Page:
Customer service demands always increase during the holiday buying season, and the way this year has played out presents an even bigger challenge. Demand for customer care skyrocketed during the first two quarters of the year when eCommerce is relatively tame. If there was a crush of support requests in February, what might the more frenetic fourth quarter look like.
The time to prep, the time is now
Is your brand aware of how?
Service demands are going to double
If you’re not ready, you’re courting trouble.
Consumers want to feel the ‘wow’
Service delivered here and now
Both their expectations and their spending
Will go up, there’s no pretending.
Maybe I forgot to mention
How support means profit and retention
The holidays you’ll come to dread
Unless you stop to plan ahead.
Lining Up the Pieces
At least half of all purchases made in person were influenced by online browsing even before the pandemic. Since then, the trend has become more pronounced; eCommerce sales spiked earlier this year, and they have remained above traditional norms in the months since. What does that mean for getting ahead of the curve?
- The past as prologue: last year’s data should provide a baseline for this year – what were the most common issues, what channels were most often used, what dayparts saw peak demand, and how did performance measure up to metrics? Knowing what is likely to happen is invaluable; it allows for workflows to be mapped out and scheduling becomes more credible. It is also an opportunity to sync service with the rest of the organization in updating website content, being aware of promotional initiatives, and inculcating an “all-hands” attitude.
- Ramp up and amp up hiring: you already know service is going to require more people, but the hiring comes with a twist – there will not be the benefit of a nesting period that allows for on the job training. Hiring will be done faster, and training has to be more thorough so that even seasonal employees are prepared to operate like seasoned veterans. This may be a good time to look at remote staff or to outsource the entire process, taking advantage of a larger hiring pool and a partner who is already familiar with scaling an operation.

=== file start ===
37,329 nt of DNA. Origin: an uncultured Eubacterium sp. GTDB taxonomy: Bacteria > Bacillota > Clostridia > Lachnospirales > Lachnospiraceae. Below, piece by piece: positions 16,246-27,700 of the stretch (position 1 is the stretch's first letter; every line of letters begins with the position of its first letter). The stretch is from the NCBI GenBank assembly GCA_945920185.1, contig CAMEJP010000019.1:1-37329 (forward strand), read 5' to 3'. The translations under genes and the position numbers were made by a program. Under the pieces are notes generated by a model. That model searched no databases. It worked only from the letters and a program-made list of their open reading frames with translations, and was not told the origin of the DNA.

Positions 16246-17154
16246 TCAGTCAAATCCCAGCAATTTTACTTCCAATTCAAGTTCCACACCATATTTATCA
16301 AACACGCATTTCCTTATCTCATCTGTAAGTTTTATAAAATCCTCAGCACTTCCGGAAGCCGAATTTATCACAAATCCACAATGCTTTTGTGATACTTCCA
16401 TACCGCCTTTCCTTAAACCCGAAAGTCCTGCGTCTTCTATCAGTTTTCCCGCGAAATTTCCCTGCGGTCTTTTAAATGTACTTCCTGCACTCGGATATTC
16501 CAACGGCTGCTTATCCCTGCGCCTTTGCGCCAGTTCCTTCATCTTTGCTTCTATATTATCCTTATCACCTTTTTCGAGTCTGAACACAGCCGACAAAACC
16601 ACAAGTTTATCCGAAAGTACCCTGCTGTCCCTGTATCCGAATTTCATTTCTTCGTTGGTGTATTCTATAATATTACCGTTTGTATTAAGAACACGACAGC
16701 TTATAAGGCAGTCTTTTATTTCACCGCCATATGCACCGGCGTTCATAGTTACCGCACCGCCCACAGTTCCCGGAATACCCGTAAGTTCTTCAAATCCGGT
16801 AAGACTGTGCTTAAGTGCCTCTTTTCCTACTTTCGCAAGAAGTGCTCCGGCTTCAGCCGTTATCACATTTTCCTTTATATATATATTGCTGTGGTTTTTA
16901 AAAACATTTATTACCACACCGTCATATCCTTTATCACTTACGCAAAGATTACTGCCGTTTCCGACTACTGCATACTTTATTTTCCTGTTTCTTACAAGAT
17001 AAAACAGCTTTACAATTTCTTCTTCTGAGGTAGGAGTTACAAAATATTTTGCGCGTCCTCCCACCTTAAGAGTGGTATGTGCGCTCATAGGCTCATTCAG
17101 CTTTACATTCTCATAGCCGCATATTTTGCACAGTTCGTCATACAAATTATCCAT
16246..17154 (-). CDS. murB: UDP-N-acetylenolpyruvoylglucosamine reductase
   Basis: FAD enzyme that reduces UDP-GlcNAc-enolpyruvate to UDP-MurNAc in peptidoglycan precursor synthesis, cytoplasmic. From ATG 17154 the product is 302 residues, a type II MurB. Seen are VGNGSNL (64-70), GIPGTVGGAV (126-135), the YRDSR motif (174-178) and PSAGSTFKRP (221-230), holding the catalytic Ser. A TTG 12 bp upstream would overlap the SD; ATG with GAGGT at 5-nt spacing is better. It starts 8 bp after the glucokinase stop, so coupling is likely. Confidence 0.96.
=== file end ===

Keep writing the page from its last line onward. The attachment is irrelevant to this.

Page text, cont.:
- Create an opportunity mindset: service is a revenue and customer retention center, not just a problem-solving function. Digital channels of communication are effective means of conversion but first, agents have to build rapport by resolving the issue that led to the contact. The scarcest commodity during the holidays is time; a quick answer or resolution builds credibility, and it opens the door to suggestive selling.
It’s About the Experience
Support and service matter because brand loyalty is being eroded, and the experience is becoming more important than whatever the client is selling. It’s among the reasons that companies hire Customer Success Managers before hiring salespeople. They’re treating ‘the experience’ as a chance to add value. As a contact center outsourcing provider, our mindset is one of ensuring outcomes. Customers who believe they are valued are likely to remain customers and refer to others.
The service team is a brand’s ambassadors, and the perception of customer care often colors the perception of the overall brand. Even more, this is the case during the holiday shopping season, when people are rushed and often tense. Treat every customer interaction as though it’s the first communication with that customer. Humanize the brand. People do not necessarily like being sold, but they love to buy, and people are much more likely to buy from a business that resolves issues efficiently and pleasantly.
Beef up the FAQ section for DIY consumers, prepare videos that answer basic questions or point users in the right direction, and set expectations regarding operating hours and any wait times that may exist. Customers will abandon a purchase if they’re having a bad experience; at the same time, they’re willing to spend more if they get great service.
- Be organized: schedule for peak periods, be aware of promotions, understand shipping times if they’re applicable.
- Identify what could go wrong: know what the potential issues are, whether delivery times or stocking issues and have a plan for addressing those pro-actively.
- Breathe: you have seen this movie before.